• Afghans go hungry as U.S. and Taliban officials blame each other

    Afghanistan’s humanitarian crisis has been building for decades, driven not just by persistent poverty and too little rain, but also by generations of war and an economy almost entirely dependent on international support. Still, it was the Biden administration’s decision to halt aid in response to the Taliban takeover that put the country on the brink of catastrophe.

    “Not another cent will go to a future government of #Afghanistan that doesn’t uphold basic human rights,” State Department spokesman Ned Price told reporters after the fall of Kabul in August. It was a “knee-jerk” response, in the recent words of one U.S. official involved in those policy discussions, who spoke on the condition of anonymity because he was not authorized to talk about them.

    The State Department’s refusal to recognize the Taliban also made it impossible for the country’s new rulers to access billions of dollars in foreign assets. Parallel moves by the World Bank and the European Union brought Afghanistan’s economy crashing down.

    As winter approached and humanitarian groups warned of famine, the Biden administration came under increasing pressure to prevent a catastrophe. In recent months, the United States and others began to funnel money through the United Nations and groups that bypass Taliban leadership. Yet these hundreds of millions of dollars in international aid are a small fraction of the billions that once kept the country afloat.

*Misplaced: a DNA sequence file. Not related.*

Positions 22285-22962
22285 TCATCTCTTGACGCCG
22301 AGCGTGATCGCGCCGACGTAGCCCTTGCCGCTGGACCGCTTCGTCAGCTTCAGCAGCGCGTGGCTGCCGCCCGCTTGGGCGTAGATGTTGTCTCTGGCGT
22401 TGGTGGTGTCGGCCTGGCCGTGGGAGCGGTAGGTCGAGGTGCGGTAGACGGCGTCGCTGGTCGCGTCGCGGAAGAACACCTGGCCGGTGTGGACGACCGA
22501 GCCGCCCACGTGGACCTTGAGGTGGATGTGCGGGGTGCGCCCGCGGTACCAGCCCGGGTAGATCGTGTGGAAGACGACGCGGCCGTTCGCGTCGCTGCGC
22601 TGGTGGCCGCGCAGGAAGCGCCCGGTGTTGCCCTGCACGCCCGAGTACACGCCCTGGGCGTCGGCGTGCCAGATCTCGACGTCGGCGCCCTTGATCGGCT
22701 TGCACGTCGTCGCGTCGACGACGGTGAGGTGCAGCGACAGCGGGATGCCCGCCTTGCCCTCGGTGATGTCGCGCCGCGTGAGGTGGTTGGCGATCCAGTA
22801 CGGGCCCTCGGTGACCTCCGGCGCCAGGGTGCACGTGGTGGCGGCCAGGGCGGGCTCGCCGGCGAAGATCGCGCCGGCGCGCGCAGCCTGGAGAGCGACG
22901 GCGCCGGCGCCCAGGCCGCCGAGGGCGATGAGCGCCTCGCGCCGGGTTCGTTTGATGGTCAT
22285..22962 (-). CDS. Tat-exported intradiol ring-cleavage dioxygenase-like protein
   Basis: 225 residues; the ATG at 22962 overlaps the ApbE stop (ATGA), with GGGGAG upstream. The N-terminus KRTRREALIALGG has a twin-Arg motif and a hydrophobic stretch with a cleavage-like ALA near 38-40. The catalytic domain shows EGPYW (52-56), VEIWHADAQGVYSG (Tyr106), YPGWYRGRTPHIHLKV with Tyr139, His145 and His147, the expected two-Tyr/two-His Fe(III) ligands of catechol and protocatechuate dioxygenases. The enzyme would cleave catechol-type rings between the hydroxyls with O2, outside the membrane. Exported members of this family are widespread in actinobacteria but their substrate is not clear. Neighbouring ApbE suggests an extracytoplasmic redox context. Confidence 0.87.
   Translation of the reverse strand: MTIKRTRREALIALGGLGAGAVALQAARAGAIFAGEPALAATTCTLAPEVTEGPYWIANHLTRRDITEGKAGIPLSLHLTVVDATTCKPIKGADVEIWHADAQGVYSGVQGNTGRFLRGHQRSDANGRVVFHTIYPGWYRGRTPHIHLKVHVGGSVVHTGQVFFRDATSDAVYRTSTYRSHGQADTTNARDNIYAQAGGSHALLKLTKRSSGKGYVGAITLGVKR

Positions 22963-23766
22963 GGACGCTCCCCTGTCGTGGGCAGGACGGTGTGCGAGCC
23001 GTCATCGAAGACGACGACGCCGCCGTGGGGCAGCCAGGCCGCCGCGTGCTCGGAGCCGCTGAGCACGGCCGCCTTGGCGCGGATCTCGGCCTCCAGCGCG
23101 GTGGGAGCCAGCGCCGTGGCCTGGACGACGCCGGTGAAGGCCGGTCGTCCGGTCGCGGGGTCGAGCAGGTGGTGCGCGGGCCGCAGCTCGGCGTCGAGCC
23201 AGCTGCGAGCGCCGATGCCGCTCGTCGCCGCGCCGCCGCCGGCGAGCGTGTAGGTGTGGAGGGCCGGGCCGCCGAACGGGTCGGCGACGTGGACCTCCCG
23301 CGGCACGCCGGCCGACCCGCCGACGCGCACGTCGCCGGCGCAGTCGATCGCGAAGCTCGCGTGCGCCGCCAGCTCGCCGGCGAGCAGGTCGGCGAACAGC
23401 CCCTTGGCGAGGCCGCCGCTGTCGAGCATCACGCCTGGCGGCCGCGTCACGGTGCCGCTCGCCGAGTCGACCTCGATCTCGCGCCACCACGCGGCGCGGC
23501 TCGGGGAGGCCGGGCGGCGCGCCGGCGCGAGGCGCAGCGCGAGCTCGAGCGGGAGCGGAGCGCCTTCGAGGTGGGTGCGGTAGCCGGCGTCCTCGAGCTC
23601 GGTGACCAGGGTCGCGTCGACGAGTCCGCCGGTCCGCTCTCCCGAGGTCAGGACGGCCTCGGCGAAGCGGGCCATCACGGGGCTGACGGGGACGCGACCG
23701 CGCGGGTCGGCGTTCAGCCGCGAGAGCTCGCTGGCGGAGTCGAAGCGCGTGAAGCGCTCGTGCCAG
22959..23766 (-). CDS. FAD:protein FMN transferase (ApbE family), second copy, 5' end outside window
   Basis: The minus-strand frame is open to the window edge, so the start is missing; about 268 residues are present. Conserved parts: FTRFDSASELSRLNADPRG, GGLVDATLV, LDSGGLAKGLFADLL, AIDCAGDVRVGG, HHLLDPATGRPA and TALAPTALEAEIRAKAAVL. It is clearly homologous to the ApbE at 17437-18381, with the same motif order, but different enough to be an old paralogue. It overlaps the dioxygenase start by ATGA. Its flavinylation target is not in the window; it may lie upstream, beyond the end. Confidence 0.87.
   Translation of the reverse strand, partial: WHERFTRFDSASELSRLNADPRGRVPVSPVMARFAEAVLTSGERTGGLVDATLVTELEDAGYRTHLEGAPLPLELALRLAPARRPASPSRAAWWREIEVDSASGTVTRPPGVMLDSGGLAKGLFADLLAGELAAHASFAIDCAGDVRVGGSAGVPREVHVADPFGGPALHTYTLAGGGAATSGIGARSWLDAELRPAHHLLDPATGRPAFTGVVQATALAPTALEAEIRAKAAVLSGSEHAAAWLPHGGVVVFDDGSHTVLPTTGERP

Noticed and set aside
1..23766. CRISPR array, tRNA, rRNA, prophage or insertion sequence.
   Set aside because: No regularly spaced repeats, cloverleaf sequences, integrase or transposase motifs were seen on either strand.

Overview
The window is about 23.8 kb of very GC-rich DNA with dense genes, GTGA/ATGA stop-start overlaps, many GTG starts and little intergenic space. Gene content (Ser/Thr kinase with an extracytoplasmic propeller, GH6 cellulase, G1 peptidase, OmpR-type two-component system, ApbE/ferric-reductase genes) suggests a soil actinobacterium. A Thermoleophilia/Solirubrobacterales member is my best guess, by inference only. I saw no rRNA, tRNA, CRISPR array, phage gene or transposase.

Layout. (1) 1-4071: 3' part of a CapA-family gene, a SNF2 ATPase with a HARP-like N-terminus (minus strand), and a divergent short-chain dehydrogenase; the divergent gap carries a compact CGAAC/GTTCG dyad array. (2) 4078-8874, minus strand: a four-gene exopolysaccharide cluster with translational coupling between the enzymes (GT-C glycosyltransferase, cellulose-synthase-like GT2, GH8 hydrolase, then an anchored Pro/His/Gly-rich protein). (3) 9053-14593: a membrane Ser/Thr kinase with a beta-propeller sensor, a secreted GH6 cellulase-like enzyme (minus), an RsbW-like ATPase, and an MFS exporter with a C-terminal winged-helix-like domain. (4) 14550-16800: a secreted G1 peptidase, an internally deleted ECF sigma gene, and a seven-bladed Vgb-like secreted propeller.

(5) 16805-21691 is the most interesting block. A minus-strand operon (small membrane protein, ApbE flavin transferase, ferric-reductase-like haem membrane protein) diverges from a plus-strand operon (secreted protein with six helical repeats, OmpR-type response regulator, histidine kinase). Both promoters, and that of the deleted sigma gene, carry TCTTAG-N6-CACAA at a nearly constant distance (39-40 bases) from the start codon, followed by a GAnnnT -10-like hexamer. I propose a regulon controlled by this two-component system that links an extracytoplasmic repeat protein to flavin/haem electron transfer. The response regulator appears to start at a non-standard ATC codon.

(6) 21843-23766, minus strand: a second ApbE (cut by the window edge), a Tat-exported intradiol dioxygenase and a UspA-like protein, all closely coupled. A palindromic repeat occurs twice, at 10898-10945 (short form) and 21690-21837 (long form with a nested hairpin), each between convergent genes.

The economic isolation of Afghanistan has done little to moderate the Taliban’s hard-line rule. But the consequences have been devastating for the Afghan people, especially the poor.

    Bon résumé de ce que font les #sanctions économiques.

  • In Mariupol, a website for the missing reveals Ukraine war’s toll

    A 76-year-old woman, last seen in her basement, is shown smiling in front of a bed of tulips. A missing teenager who may have fled with neighbors is pictured in a dress holding a bouquet. Then there is the elderly couple whose house burned down in the fighting. And a mother-son duo not heard from in a month.

    These are just a few of the hundreds of notices users have posted over the past week to a new website aimed at tracking the missing residents of Mariupol, the southern Ukrainian port city Russian forces have besieged for much of the war.